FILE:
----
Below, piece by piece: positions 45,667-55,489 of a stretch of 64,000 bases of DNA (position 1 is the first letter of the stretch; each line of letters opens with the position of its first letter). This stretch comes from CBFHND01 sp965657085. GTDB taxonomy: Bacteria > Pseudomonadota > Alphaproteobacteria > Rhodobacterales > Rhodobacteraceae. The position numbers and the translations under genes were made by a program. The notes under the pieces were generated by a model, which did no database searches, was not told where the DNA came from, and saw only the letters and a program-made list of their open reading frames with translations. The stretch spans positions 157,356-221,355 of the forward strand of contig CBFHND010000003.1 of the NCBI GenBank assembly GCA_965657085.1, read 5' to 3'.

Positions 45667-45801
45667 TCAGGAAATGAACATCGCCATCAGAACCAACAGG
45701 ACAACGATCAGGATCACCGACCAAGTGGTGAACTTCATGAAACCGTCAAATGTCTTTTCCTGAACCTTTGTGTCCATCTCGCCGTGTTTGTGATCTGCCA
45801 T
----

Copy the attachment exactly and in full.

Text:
Below, piece by piece: positions 45,667-55,489 of a stretch of 64,000 bases of DNA (position 1 is the first letter of the stretch; each line of letters opens with the position of its first letter). This stretch comes from CBFHND01 sp965657085. GTDB taxonomy: Bacteria > Pseudomonadota > Alphaproteobacteria > Rhodobacterales > Rhodobacteraceae. The position numbers and the translations under genes were made by a program. The notes under the pieces were generated by a model, which did no database searches, was not told where the DNA came from, and saw only the letters and a program-made list of their open reading frames with translations. The stretch spans positions 157,356-221,355 of the forward strand of contig CBFHND010000003.1 of the NCBI GenBank assembly GCA_965657085.1, read 5' to 3'.

Positions 45667-45801
45667 TCAGGAAATGAACATCGCCATCAGAACCAACAGG
45701 ACAACGATCAGGATCACCGACCAAGTGGTGAACTTCATGAAACCGTCAAATGTCTTTTCCTGAACCTTTGTGTCCATCTCGCCGTGTTTGTGATCTGCCA
45801 T